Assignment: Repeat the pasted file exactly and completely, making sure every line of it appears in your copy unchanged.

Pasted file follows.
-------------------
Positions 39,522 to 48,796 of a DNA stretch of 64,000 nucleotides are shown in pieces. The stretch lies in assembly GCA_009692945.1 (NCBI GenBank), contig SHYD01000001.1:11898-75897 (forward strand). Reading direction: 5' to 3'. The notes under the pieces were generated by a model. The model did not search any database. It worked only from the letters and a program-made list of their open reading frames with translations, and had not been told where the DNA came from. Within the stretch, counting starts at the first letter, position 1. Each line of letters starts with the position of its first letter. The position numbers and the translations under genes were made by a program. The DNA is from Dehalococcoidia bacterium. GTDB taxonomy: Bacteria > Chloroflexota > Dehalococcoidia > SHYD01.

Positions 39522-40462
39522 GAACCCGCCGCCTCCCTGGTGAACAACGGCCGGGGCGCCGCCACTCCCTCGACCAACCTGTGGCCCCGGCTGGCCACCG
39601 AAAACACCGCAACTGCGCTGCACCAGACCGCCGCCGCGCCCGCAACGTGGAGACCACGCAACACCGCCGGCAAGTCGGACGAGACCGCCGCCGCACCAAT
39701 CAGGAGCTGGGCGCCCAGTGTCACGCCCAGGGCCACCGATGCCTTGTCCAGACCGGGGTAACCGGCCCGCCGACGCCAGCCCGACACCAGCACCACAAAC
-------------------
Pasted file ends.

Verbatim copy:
Positions 39,522 to 48,796 of a DNA stretch of 64,000 nucleotides are shown in pieces. The stretch lies in assembly GCA_009692945.1 (NCBI GenBank), contig SHYD01000001.1:11898-75897 (forward strand). Reading direction: 5' to 3'. The notes under the pieces were generated by a model. The model did not search any database. It worked only from the letters and a program-made list of their open reading frames with translations, and had not been told where the DNA came from. Within the stretch, counting starts at the first letter, position 1. Each line of letters starts with the position of its first letter. The position numbers and the translations under genes were made by a program. The DNA is from Dehalococcoidia bacterium. GTDB taxonomy: Bacteria > Chloroflexota > Dehalococcoidia > SHYD01.

Positions 39522-40462
39522 GAACCCGCCGCCTCCCTGGTGAACAACGGCCGGGGCGCCGCCACTCCCTCGACCAACCTGTGGCCCCGGCTGGCCACCG
39601 AAAACACCGCAACTGCGCTGCACCAGACCGCCGCCGCGCCCGCAACGTGGAGACCACGCAACACCGCCGGCAAGTCGGACGAGACCGCCGCCGCACCAAT
39701 CAGGAGCTGGGCGCCCAGTGTCACGCCCAGGGCCACCGATGCCTTGTCCAGACCGGGGTAACCGGCCCGCCGACGCCAGCCCGACACCAGCACCACAAAC